Cost is Big Deterrent to Buying Smart Home Devices, Says Survey

The cost of smart home devices concerns people more than their security vulnerabilities, according to a recent survey from Clutch, a market research company. While 26% of the survey’s respondents said that cost was their biggest concern, 21% said security vulnerabilities. The survey also found that:

  • 76% of people recognize smart home devices, while 75% recognized wearables and 73% recognized digital assistants
  • While 53% of people said that they own a smart home device currently, one-third plan to buy one with the next few years
  • The largest benefit of owning a smart home devices was the ability to monitor and control devices remotely at 37%, while utility savings came in at 24% and 21% said making devices easier to use was the primary benefit
smart-home-devices-cost
The cost of Smart Home Devices deters purchasing the most, according to Clutch.

The survey, which polled 581 people in the United States, also found that smart security systems are the smart home devices that the respondents were the most familiar with and the most likely to own.

Related: The Best Home Security Systems of 2019

Michael Hennessy, CEO of lighting retrofit company Wavelength Lighting, said,

“IoT carries through to so many areas; it’s highly likely most people will own at least one smart device, if not more, in three years.”

Many of his customers specifically request smart lighting, continued Hennessy. Even if customers don’t specifically request IoT devices for their home security systems, many home appliances are being manufactured as “smart”, forcing the adoption of smart home devices, according to Grayson Kemper, Senior Content Developer and Marketer at Clutch.

Most People Don’t Know How Companies Collect Data From IoT Devices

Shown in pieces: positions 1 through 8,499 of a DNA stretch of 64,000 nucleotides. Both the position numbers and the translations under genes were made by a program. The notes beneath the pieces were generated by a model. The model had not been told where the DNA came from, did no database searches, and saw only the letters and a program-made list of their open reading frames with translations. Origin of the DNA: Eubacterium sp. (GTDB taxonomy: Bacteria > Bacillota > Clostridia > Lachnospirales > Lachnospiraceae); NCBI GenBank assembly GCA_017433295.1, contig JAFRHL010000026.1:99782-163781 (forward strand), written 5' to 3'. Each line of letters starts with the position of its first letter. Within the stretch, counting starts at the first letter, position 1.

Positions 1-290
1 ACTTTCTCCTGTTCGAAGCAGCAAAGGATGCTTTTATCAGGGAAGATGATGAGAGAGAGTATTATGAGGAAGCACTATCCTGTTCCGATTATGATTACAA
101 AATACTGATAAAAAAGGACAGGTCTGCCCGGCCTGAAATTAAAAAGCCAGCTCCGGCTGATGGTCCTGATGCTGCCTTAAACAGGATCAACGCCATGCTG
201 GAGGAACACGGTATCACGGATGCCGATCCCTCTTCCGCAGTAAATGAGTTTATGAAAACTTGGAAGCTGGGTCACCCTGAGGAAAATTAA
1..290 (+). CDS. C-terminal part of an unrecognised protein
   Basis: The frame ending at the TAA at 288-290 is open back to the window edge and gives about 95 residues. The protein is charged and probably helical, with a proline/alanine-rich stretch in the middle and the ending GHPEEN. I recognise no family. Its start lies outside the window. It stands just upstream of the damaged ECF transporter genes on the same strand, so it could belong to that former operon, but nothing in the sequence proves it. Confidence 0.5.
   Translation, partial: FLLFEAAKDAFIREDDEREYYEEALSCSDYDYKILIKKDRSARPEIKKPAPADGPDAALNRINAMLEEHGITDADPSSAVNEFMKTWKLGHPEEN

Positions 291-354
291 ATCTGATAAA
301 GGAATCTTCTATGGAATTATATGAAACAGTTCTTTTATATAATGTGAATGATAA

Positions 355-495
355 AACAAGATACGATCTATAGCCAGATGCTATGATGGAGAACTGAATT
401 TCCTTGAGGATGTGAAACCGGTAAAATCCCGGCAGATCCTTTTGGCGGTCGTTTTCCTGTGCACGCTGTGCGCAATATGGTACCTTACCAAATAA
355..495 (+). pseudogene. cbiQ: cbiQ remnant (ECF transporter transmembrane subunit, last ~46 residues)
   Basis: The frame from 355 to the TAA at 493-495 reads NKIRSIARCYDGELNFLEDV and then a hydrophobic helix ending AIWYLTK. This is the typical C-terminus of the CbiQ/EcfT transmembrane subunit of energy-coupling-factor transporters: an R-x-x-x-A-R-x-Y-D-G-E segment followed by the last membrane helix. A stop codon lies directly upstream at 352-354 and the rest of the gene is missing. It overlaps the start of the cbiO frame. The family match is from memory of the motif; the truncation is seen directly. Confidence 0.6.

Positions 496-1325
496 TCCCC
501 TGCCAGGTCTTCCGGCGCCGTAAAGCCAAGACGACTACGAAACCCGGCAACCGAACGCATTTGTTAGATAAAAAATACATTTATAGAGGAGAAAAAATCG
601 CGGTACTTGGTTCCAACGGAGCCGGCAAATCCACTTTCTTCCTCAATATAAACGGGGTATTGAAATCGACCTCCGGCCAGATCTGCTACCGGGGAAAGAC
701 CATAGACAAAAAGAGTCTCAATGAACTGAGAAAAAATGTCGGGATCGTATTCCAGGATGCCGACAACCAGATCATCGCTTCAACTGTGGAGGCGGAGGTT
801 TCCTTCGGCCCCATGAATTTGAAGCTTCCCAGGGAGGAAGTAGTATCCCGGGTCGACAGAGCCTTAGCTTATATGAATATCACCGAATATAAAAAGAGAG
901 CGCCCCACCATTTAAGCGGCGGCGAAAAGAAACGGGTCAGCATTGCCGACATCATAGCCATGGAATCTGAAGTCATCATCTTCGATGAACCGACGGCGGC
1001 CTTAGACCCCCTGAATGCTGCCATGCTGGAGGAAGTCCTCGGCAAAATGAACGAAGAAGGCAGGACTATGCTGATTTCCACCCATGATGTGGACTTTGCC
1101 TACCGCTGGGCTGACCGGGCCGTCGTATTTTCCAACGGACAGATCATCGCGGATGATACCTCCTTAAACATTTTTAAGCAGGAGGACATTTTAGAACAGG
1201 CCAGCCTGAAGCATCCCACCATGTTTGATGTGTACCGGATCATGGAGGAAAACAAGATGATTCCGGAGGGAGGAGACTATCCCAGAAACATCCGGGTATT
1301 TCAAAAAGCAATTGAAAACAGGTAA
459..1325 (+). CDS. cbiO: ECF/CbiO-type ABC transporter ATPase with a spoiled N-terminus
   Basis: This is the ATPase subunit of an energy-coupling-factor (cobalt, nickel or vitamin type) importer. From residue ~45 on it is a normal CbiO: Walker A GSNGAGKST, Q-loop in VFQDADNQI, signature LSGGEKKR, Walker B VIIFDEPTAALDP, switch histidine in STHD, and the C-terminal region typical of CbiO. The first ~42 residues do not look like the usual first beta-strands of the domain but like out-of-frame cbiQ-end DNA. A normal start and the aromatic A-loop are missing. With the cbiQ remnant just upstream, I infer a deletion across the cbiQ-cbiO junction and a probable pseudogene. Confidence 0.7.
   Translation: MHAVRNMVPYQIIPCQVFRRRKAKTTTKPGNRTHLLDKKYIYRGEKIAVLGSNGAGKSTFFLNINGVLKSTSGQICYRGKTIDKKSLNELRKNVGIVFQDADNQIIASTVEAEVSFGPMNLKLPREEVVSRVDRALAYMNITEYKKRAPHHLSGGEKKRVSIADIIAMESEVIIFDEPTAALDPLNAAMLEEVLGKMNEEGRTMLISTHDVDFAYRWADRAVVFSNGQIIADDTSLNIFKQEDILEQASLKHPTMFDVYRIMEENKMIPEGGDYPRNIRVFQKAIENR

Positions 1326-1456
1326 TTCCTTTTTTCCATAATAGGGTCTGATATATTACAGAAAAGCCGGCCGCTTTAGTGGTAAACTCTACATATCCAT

A previous survey from Clutch found that most IoT-device users don’t know how companies collect their data. Only 40% of the survey’s respondents knew that their data is shared across multiple devices. One-third of respondents thought their data was not shared across multiple devices, while 29% of respondents said they weren’t sure if it was or not.

Aliza Vigderman

Aliza Vigderman

Aliza is a journalist living in Brooklyn, New York. Throughout her career, her work has spanned many intersections within the tech industry. At SquareFoot, a New York-based real estate technology company, she wrote about the ways in which technology has changed the real estate industry, as well as the challenges that business owners face when they want to invest in property. At Degreed.com, an education technology website, Aliza created digital content for lifelong learners, exploring the ways in which technology has democratized education. Additionally, she has written articles for The Huffington Post as well as her own content on Medium, the online publishing platform. Aliza’s love of journalism and research stems from the excellent Journalism program at Brandeis University. At Brandeis, Aliza interned as a research assistant at the Schuster Institute for Investigative Journalism, a non-profit “news room without walls”. There, Aliza was paired with an investigative journalist and used academic databases to obtain data on everything from the suicide rates in Bhutan to local Boston court cases. Her last position was as an account executive at Yelp, educating business owners on the power of technology to increase revenue. Throughout, however, her heart remained with tech journalism, and she’s thrilled to be writing for Security Baron. When she’s not keeping afloat of the latest tech trends, Aliza likes to cook, read, and write. A former high school “Class Clown,” Aliza has completed two feature-length screenplays, a pilot, and countless comedic sketches. On her days off you can find her relaxing in Prospect Park, trying the latest flavors at Ample Hills Ice Cream, and spending time with friends and family.

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